A Very Grand Canyon Passage
TOPIC: Grand Canyon Reconnaissance
PROJECT: Field Notes - Jennifer Sherowski
I’ve always loved the Southwest. The air smells like dust and piñon, and sunsets drip amber light down onto the rocks like nectar. It’s awash in an austere beauty, and especially during the shoulder seasons—i.e. spring and fall—the Southwest is one of my favorite places to camp and explore.
With this in mind, my friend/fellow adventurer Trycia Byrnes and I flew into Phoenix in the early autumn and drove north past Flagstaff to a place I’d somehow not yet been: Grand Canyon National Park.
At 277 river miles long, up to 18 miles wide, and a mile deep, this colossal fissure exposes nearly 2 million years of geological history. It’s one of the 7 wonders of the natural world for a reason! And a whopping 4.5 million people make the trek to see it every year. It’s a place full of history: geologic history—and human history. Native tribes have inhabited the place for thousandas of years, and it’s been a National Park for a cool century (the Grand Canyon was first established as a National Monument by President by Theodore Roosevelt in 1908, and then, 11 years later in 1919, was designated Grand Canyon National Park by an official act of congress).
Now, everyone knows what the Grand Canyon looks like. We’ve seen pictures. But you go to the Grand Canyon for something else, like going on a pilgrimage. You go in order to look down into the pit and contemplate it solitarily. What you wind up seeing there is as much what’s within yourself as what’s before you—kinda like staring into a pile of burning embers.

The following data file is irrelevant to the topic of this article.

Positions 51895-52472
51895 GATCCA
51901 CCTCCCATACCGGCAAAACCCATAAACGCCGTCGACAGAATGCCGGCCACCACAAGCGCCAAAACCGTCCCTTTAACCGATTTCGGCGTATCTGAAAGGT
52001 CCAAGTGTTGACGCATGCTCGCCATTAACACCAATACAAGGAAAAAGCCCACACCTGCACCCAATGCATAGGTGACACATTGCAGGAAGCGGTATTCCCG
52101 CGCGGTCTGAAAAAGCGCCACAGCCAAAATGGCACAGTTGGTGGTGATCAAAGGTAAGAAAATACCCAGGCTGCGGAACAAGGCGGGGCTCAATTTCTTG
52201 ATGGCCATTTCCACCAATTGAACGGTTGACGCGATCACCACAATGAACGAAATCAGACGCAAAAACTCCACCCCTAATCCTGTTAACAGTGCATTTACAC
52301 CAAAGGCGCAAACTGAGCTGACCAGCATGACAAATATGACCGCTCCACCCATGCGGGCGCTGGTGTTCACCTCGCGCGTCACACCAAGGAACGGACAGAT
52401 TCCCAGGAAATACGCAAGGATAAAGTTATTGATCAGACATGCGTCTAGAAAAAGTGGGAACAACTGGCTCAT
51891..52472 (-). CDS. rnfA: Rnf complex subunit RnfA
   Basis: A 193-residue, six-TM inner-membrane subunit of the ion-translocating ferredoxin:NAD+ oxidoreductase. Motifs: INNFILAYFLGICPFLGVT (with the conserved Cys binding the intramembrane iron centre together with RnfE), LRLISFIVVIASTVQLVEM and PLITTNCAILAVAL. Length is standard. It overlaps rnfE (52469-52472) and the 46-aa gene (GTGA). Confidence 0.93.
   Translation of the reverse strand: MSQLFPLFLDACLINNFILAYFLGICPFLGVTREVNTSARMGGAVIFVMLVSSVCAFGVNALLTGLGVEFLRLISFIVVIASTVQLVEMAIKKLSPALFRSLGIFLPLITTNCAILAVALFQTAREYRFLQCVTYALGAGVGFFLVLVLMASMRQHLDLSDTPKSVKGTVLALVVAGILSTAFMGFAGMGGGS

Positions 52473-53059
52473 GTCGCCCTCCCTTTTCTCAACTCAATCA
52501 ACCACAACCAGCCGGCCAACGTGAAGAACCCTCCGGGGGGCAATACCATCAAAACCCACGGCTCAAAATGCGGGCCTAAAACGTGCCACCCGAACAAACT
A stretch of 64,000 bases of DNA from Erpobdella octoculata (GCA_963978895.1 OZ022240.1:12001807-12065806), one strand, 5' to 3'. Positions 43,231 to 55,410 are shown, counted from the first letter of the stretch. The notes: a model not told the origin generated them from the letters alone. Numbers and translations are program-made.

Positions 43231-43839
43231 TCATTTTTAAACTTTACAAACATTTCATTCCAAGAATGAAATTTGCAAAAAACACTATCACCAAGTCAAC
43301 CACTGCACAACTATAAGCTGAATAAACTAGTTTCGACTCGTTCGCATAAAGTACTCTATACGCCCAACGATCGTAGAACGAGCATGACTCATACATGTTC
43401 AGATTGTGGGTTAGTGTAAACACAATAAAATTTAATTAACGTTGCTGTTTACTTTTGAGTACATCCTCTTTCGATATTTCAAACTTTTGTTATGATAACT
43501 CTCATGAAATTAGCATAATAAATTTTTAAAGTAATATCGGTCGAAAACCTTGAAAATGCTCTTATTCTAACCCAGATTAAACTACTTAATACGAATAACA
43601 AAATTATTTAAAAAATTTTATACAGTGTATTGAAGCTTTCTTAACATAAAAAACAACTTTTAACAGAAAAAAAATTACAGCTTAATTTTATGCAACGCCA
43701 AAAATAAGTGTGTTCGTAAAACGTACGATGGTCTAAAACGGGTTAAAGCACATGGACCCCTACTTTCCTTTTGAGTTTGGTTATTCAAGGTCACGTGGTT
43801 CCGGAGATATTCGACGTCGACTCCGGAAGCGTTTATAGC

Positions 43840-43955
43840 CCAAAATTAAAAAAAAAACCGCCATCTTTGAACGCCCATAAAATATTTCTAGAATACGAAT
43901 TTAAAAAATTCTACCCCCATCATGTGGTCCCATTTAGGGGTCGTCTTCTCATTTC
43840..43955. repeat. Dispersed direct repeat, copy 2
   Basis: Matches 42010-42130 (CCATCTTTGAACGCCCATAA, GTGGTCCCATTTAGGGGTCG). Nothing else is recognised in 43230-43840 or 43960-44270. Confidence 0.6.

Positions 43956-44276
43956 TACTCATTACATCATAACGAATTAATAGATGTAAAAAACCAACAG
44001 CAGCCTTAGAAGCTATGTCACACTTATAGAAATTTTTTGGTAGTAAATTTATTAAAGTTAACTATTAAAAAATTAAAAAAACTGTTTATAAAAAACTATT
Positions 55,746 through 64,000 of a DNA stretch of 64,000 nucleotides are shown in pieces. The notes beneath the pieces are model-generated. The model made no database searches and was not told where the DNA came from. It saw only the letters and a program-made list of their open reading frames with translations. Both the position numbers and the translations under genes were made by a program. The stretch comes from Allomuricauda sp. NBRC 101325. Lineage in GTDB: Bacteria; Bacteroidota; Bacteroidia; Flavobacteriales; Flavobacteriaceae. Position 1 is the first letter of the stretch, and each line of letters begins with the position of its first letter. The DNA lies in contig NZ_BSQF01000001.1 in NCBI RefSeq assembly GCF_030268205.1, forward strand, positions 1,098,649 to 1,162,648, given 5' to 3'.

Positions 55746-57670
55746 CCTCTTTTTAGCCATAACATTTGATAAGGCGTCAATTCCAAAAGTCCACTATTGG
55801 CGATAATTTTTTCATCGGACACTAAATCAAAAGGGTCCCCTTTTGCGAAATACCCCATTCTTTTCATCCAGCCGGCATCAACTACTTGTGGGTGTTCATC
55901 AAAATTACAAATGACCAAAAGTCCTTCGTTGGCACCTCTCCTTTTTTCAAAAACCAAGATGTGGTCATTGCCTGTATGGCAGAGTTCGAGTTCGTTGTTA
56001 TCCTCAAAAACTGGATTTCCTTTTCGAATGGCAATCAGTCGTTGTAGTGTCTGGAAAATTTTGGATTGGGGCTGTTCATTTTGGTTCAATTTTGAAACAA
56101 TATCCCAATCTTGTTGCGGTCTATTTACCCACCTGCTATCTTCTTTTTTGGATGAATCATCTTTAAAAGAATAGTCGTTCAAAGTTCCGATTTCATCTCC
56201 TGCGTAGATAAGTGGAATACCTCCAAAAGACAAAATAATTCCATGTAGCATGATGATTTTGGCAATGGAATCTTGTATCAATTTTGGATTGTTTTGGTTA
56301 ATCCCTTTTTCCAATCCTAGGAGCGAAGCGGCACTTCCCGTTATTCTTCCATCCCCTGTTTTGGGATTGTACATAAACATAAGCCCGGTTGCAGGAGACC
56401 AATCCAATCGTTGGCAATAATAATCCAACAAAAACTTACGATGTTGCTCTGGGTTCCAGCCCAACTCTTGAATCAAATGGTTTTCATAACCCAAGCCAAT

Standing on the rim for the first time, though, I had to admit that looking at the Grand Canyon WAS a little bit like just looking at the photo. Way up there on the precipice, there’s a haze in the distance between you and the landscape, and you are very, very far away.
So, outfitted with heavy packs, we stumbled 9 miles down the Bright Angel Trail to see what things looked like from the very bottom. Even a mile down the trail, we both agreed that this was the only way see the “real” canyon. You get a sense of perspective, inspecting layers of rock first-hand as you step past them and feeling like an insignificant spec sneaking beneath looming cliffs that wear the stains of the ages.
After many, many, many switchbacks, we emerged onto a private nook of a beach, and with relief stuck our sore feet into the delicious cold waters of the Colorado River. I’m sure John Wesley Powell peeled off his dust-caked infantry socks and did the same on his expedition 150 years ago, don’t you think? While resting and cooling off, we gaped up at the rim towering over our heads and intuitively knew, or maybe suspected, the tiny place where we fit in the immense scheme of geology around us.
After a snooze and a granola bar, we hoofed it back to our campsite five miles up at Phantom Ranch. On the way, a savage downpour drove us into the shelter of an overhang. And that wasn’t the last of the storm. That night, we ate our camp dinner in the dark as a powerful electrical storm raged all around us, thunder bouncing off the cliff walls and lightening sparking up the esplanade. It was a wild one!
The next day, so sore we could barely walk, we hobbled the 4 miles back up to the rim to reclaim our rental car, and then we journeyed south toward Sedona in search of a festive meal. After contemplating the trip and the luminous desert sunset before us, we ate pizza and sipped cocktails until tipsy in celebration of life and all those other things. I remember what we were drinking: gin and soda with fresh lime, ginger, and sage. It was like they’d bottled the desert and served it up in a highball glass.
Although quick, it was an amazing journey—kinda cosmic. In fact, the Grand Canyon is a cosmic place—where us non-“devout” folks go to appreciate the mysteries of the universe.
Portland based Jennifer Sherowski is a former professional snowboarder and also an incredible adventure writer. Check her out at http://jennifersherowski.com/ and follow her awesome adventures @jensherowski because you should.